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The Qwjhee Tidal W&ve.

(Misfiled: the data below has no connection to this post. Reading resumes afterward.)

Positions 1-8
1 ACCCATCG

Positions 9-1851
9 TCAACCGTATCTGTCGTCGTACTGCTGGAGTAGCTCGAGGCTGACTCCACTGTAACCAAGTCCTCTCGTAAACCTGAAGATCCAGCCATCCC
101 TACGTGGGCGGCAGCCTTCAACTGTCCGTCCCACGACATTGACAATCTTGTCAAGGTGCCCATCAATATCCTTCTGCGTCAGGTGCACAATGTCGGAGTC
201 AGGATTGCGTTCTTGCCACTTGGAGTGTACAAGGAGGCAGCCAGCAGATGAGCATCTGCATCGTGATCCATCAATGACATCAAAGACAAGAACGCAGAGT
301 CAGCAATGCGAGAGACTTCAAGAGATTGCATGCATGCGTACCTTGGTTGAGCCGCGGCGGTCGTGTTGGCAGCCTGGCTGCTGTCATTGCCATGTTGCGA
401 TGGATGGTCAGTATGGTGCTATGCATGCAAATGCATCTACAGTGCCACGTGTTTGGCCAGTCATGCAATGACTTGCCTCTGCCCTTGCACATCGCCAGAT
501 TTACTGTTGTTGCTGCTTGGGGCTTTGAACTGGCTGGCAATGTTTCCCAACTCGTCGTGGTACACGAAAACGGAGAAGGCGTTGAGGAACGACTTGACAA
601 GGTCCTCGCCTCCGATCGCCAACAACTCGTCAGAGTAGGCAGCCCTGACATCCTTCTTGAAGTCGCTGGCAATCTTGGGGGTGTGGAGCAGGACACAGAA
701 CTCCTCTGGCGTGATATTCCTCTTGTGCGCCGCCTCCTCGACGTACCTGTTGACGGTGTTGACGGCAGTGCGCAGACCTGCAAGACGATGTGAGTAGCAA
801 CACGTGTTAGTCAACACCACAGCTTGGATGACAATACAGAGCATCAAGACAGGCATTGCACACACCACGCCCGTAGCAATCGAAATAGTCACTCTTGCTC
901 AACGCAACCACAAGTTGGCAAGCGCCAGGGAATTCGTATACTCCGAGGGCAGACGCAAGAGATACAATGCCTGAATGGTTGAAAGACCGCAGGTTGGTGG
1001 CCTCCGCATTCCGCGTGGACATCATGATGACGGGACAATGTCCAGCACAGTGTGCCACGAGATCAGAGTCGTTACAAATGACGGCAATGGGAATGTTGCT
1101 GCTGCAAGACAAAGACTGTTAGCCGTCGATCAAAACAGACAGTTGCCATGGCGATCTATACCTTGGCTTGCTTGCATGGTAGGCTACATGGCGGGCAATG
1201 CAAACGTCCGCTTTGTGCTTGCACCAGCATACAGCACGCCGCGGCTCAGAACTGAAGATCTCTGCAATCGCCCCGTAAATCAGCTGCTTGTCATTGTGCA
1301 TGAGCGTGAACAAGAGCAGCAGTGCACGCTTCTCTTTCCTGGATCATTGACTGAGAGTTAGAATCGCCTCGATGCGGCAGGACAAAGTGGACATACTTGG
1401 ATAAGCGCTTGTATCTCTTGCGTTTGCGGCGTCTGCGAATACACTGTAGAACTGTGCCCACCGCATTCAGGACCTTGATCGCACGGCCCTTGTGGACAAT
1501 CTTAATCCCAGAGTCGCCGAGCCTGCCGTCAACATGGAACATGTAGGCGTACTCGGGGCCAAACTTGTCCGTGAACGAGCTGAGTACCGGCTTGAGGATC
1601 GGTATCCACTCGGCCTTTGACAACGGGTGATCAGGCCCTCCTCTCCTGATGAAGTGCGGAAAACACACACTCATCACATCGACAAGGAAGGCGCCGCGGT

Thursday Morn'g, Krb. 3, 1S70. The latest loeal new* silt tie found on the two outside png«. CHm*ttr InflfleBCCMs Fremont as early as 1814 discov ered that the great mountain ranges passing north and south and nearly parallel w ith thu Pacific Coast, from l'uget Sound to the Gulf of Califor nia, exerted a marvelous influence over the climate, and moreover had much to do in determining the con sistency and humidity ol the atmos phere in different localities. For instance, in his journal and report to Congress he accounted for the mild and gentle atmosphere of Cal ifornia, ns compared with that of the desert east of the Sierras, which is dry and harsh, upon the theory that the more humid and fertilizing air from the Pacific ocean, w hich, in the process ol evaporation, became sep uratetrd from the lighter and dryer element, and as the former hung nearer the earth and met with re aistence when coming in contact with the mountain chain, causing it to re coil and flow back in counter cur rents toward tbe ocean and descend in gentle showers over the land ; the former floated higher und passed over the summit to tbe plains of the Great Basin. Rut Gurfleido, in Ids lecture at Lincoln ilnll in Washington, reveals still anotli.r and quite as important a phenomenon connected w ith moun tain agency in controlling the cli mate ef the Northwest Coast. One too that applies more directly to our own locality, and assists us in solv ing the mystery of tbe climatic differ ences in our mountain gorge* and lowland valleys in winter. Contriry to hitherto received opinion, the cli male ot the Owyhee mines is found to be much warmer in winter and cooler in summer than the valleys that surround us. We shall take the theory advanced by Gailietde and attempt to show by our own experience tl at it l< reasonable and true. The mount ains or rattier mountain 'in which these mines tire situated stands iso lated from all other great elevations attrface of the ground. Tbe ratified air of course rises and floats in an upper stratum ; the cold and chilly atmosphere remains near the earth, and coming in contact with an iso lated mountain, with a wide expanse of open country on either sile, 1 1 *y are no f .r e.l to tnuin the summit through the lighter and warmer air of that elevation, but being depressed and held down by thu upper currents, slide off as it were, and flow down the valleys and open lands at its base, while the up per or ratified sir him pours over the summit and supplies us with a ge nial atmosphere of more comtoi ta ble temperature. The damp and hazy atmosphere of tbe valleys, set free by the process of freezing, rolls lazily up tbe mountain sides, and coming in contact with the upper currents is carried over the summit, where it is held in eddying whirl winds until by condensation, conge lation and crystalizatioa it is con verted into snow, and thus are our deep snow-falls accounted for. Having examined the causes and attempted to establish a theory for our warm climate in winter, we shall now attempt to explain our ideas ns to why it is cooler in the mountains and is surrounded by a series of lowlands. The prevailing winds in (he open country of (his latitude in winter are In Ihe nature of things cold and bleak, and by evaporation only, in the absence of (lie sun's is sufficient heat evolved to rays, rar.fj the air to nny cxUmt, khi not tuffleient to b«* observable near the to tbun in lhe valley* during lin - sum mer month». Those acquainted with the cba-HCler ol the country that surrounds us need not bo told that after the middle .of June there is very lilltlo moisture either in the air or in the ground ; consequently the heat of summer ia attributable not to evaporation but the reflection ot the sun's rays after they strike the earth ; and as these rays emit no heat in transit, or until they strike the earth, it follows that the atmos a • I phere immediately surrounding the ; earth's surface is more directly ex- | nosed to th« reflection, and as thev ... . ,, rise after becoming thus heated they escape Irom the sun's influence anil become cool as they take their place tipper stratum, which floats in and fans the dwellers upon the mountain top. * adherents. Ills editorial connection | wilh the Louisville journal has ex ill I lie Dkatii op Gio. D. Prentice.— On the morning of January 22<1, 1870. at Louisville, Kentucky, Geo. D. I'rentice died. He was born at Pres cott, Connecticut, on the 18th day December, 1802, consequentfy his age at the time of his death was sixty-seven years one month and lour days. As a paragraph writer he had no equal in America for many years, and while the Whig party lived was one of its most devoted tended through a period of over 38 years, commencing in 1831. A ma jority of bis political writing having been penned to meet special cases in thu midst of campaign excite ment;, while they were sharp, pun gviit und did good service at the time, have passed out of memory with the measures they were intend ed to build up or pull down. Cf bis prose writings, the ** Thunder Storm " and *• A Tale of a broken Heart " will live as gems in literary composition when their author, as a politician, will be remembered no more. As a poet he was far above me diocrity, and in bis peculiar style, which approached nearer to that ol Campbell, Cowper or Dope, perhaps, t ian any other American, he had no equal. Lines written at my mother's grave, and "Closing Year" will find a place in poetical colections and pop | nlar school books as long and where ever the English language is spoken, llis first effort as an editor was on the New England Review, at Iiart tord, Connecticut, in 1828-9, prior to his removal to the west. I (is editorial career has been some what eventful, often turbulent and bitter, and of later years unprofita hie and unimportant, yet tbe conn j dependent. ! Wo do not copy tbe above with | the purpose of attempting to answer it categorically, though we have an impression that the Pintes were there first ; at any rate they were there when we came, ns tell you. His " Plight of Years," j try realizes and must acknowledge that a gr. at man has died. j j , Wno knows who first explored this portion of Nevada, and when and who gave names to these nb I jecls of nature, or changed the St. I Mary's into the Humbolt?— Elko In Karon Von Humboldt wat the first white man who has left any record of hia explorations in that region, and John Charles Fremont is (ho man who ,cbanged the name of the river from St. Mnry'a to Humboldt, in a report to Congres», remarking that be did so in compliment to that Nestor q f acientific traveler», Karon Von Humboldt. As to who gave names t, other objecta of nature, doubtless old Winnetnticca could throw some light on tbe subject ; if not call on Tom Rule, Dave Me larkey, Hat Harris, or any of the old Piute» around Uoionvilte. Dun ri,„ th» river • thev ran Glen or along tne ruer , tney can IiBMONSTitAXCE.-Th« following is I * a copy of the remonstrance now re ceiving signatures in Ada county j • 'aitint the passage ol Stewart's bi.l divide the Territories of Idaho 3. to and Utah for the benefit of Nevada: To the Senate and House of Repre sentutives of the United litotes of , America : The undersigned, citizens of Idaho j Territory, would respectfully, but i most earnestly remonstrate against | the passage of a bill introduced in j the Senate, entitled, " a Kill to I I change the boundaiies of the State ; llf jj eVa d, t " ull j submit the follow- t | mg as some ol the reasons lor the remonstrance: . We hare had a Territorial exist ' Our ence for nearly seven years, country has been settled under many difficulties; not least among which has been the presence of hostile , q tribes of savage* within onr borders; b it under all our difficulties we liavo succeeded in maintaining a Territo rial Government of moderate re * pec lability. We bave at the same time incurred a Territorial Debt of one hundred and eleven thousand d dlars, the most of which has been funded and it now drawing interest. This délit was contracted in good taillt, with resources sufficient to liq uidate the snme in a reasonable time, and carry on a Teiritoral Govern ment. Wo are enjoying uninter rupted peace throughout onr entire domain ; new mines are being dis covered; agricultural pursuits are promising well ; everything seems to invite immigration and capital. Idaho now pays the largest amount | ol i nt ,. l oa | Revenue into the Nation ul Treasury „of any of tbe Territo ries, and her present boundaries and resources promise at no distant day population and wealth sufficient to maintain a State organization. The cutting off of that portion ot our domain designated in the Bill re ferred to will weaken our resources so much that repudiation of our Territorial Debt would be inevita ble, and the responsibility of assum ing the same would devolve upon the General Government, or the dis grace of repudiation be justly C larged to it. In view ol these facts we earnestly pray that the bill may not pass. [ el T-onvkrt Prick of Gold.— We find a tabular étalement iu the Public Ledger Almanac, Phil adelphia, showing the highest and lowest r inge «if gold in each year since the suspension of specie pny IIlOUKHT AND mont, as follows : In 1862, highest 1.37, lowest, 100; in 18G3, highest 172$, lowest 122$ ; in 18(14, highest 285, lowest 151$ ; in 18(15, highest 2334$, lowest 138jj ; in 18G6, highest 1(173, lowest 125; in 18(17, highest 146}, lowest 132 ; in 18(18, highest. 150, lowest 132$ ; in 18119, highest 175, lowest 121$. John- M. CaxnauY and George W. Thatcher announce themselves in I the Idaho World as candidates be r fore the Democratic convention lor j Sheriff of Boise county. DENTISTRY. HR. F. GRETE HAS HE sumed his old professtoh, and is j prepared to perform all operations in I)en j till Surgery. Mechanical Uci» , tlstry. etc., at reduced rates. Office —Opposite Wavs Office, Washing ton st. F. GUF.TK. 9 af _ EDWARD AYEARS, BOOT-MAKER, Silver City One door north of Soramcrcamp's Washington Street Boots Made to Order a nil Repair ing Done. f the Big Boot 'M ; the » have made and constituted .ws I BURY my attorney in tact te transact ■ business for me and in my namednring lay ( >lMeue J'„. n , l(ie Territory. . F. ... ». August Î4lb, It sa ISlf W See Sigi 2tf Ko. Unri8t rr iH8 and New Years ! Pie». Cakes and Coufecilonery ! M-CHAEL LURE AT CRETE'S OLD STAND ■ 3 PREPARED TO F CltNISH and manu B facture to order all kinds of Bread, pirn. Cakes and Confectionery lor the Holiday». OW Send in your orders, as I keep no oid MICHAEL RUHR, Baker and Coufectioner. stork on hand. Oltt NOTICE. * ; » «Lscsuru» ; r. lx.rtcht^ HERMAN & 00 BANKERS, 3. E. Cor. Washington and Second Streets, •» SILVER CITY, IDAHO TERRITORY, j I t Draw Sight Drafts on Scholle Bro's, San Francisco nml New York ; Portland, Dgn., and the principal Eastern Cities, —AXD— EUIIO I 1 K. Do a general BANKING BUSINESS. Buy »ml sell , q 0 h Coin, Currency and Bullion, Mike Advances on MERCHANDISE. —oOo— Receive Storage in tire-proof Warehouse. 4ltr Delmonico Restaurant. One door south /'"'N the Postoffice, ( c J ^jgggfcWashington Xtrtt'. ROBERT, THOMAS, [ The. Old A Igcrive, Ex Chief Cfok to Abd el- Kader y the E-nir of Mascara J id Pro ami head coot liitu&eli, and gets up Lunches ntn.ll hour» of the day and night. pneior, ■ of alï kinds Chickens and Gu Roiled, Stewed, Fried. Broiled, Fricusccd and scolloped. Oysters in all styles, unit Eggs, Soups, iim And everything cl.se in, anti out ot season, When Called for. Pics, Cukes. Custards, Fruits, Nuts, etc., etc. In short tbe Old Algerine is not second to any tuan in Ilia prof ssion as an expert in culinary attain 1 . 76tr ROBERT THOMAS, Prop'r. Christmas and New Years ! A Fine Assortment of NEW JEWELRY of Ik« VERT LATEST PntUi Just Received at F. W. BLAKE'S t LtlW PRICES! I For Sal© 8W* Also, to close out this Branch of Business, a variety of fine Work-Boxes, Toilet «'uses. Lnriie* Mateliels, Fancy Good», French Doll«, Toys, etc., etc.. Will be Fold at-less than S;»n Francisco Cost. 8S" Come early if you would secure nice presents for little money. IDAHO HOTEL. I Jordan St., Silver City, I. T. Having taken tlio interest ot Mr. James Hays in this commodious Hotel, and it, having hecn recently repaired and tlior OU gh|y renovated ! will endeavor to make it a FIRST-CLASS HOTEL in every particular. It is Conveniently located, tiring near the Express Office and the Banking Houses, and lli« Oltlc« of iti« Railroad Hue of Stages is located in this Hotel. Stages for ths Railroad, and all points or the Territory, arriving and departing daily. Tlic Purest Water forait uses, and ga-Uorntortahlo Bath-Rooms arc connected wuh tho Hotel. Believing that 1 have Superior Accom modations, I have no hesitancy in asking a liberal share or the public patronage. H. B. EASTMAN, 29tf ] Silver Citv, I. T. Sep. 23, 1S69. Proprietor. MUSIC SCHOOL! Per. Father Poulin W ILL COMMENCE BIS MUSIC SCHOOL in A. H. Webb's build ing. Washington street, opposite War Eagle Hotel, .m Tl nrsday. January Bib. lay 'ihno Students at School will receive three hoar each lessons of three-fourth» of l>er week, and will have three fourths oi an hour practice each day, ^todays excepted. Terms: At School per month.$12 00 At Students Residence. 15 00 Vocal iostructioo and le«sons on vio lin or other instrument. For public lessous in singing. 6 00 sr Currency taken at par, and payable in advaure. _ , fltÿ- Puptis will furnish their own Books. aw Those desiring to form a ringing Thursday at ! io oo class art* invited to meet »even o'clock at the rcsldeuci of A. Z. Pou lin, opposite War Kajle Hotel. 4lf KRANBERRIES. KODFISH, KORNMEAL AND KROCKERY, at J. H CELAT A CO.'S. W. D. BIGELOW, Dxalu ia GROCERIES, WINES, UttlORS, , FLOUR, GRAIN and VEGETABLES. 83* Advances made on Storage and Com mission Goods. nr 1000 MEN WANTED I —AI— GRAHAM'S SAMPLE ROOM*, -To Buy His Stock —or— FINE LIQUORS AND CIGARS! ( Wholesale and Retail ) Cheap for CASH. SS- Give him a call and Sample. ** Washington st. —one door south of Second. Uf JAMES GRAHAM. COSMOPOLITAN RESTAURANT. % A. M. Li »comb has started % FIRST-CLASS RESTAURANT at George Merritt's old stand on Washington Street, near Long Gulch. He! COSMOPOLITAN will not be behind any eating establishment in the Territory I Providing -Good Fare for Its Guests. 83* Come and try it once and you will come again. Charges Mcderute. A. M. LISCOMB. T 6lf C. W. PLACE M UATÜKWS. â MUSIC *, _ —FOR— PUBLIC A PRIVATE PARTIE» Furnished by MATHEWS, & PLACE On noasoniibld Term«. Apply at the Scandinavian Saloon. 78tf CITY BOOK STORE. fiBHtXL M. LEBRECHT, Next door to Herman & Co'i y 3miÊÊmÊ8w Bank , —DEALER IX— Books, Stationery, Legal C up. Notion», Tobacco, Cigar», CLOTHING, Fruit, Confectionary, Toy», AmnianlUou, etc. — ALSO— A CIRCULATING LIKKAKY. tut LIVERY STABLE IN FLINT. The Ancient Uniinrr KKKPS A HORSE HOTEL In tho Basement of Herman A Co. 's Stere GKO. DREW, Prop Owyhee City. EDWARD BORMAN. door north East side Washington Street , of the Miners' Hotel. SILVER CITY, MANUFACTURER m. AXD bEALSR IS Boots, Shoes, I Boots, klioi-Find Inga, Etc., Etc., Or, Gu Y STOCK OF SAN FRANCISCO-MADE Boots—direct irora the inunutarturcr, COMPLETE. M —ALSO— A very extensive shipment of Leather and other Fine Stock, From which 1 »m prepared to make to orde. ANYTHIXG IN MY LINE. I employ None but the Best Workmen, and Personally SUPERINTEND THE WORK MW Good« of my own manu factura al ways on hand. Repairing Neatly and Promptly at ' EDWARD BORMAN. tended to. l;' FOR SALE. T he residence of dr. tibbits. Medical Point Arraue, ia for real w aalo cheap. _ __ aa Apply to T. J. Butler, Warn »Sea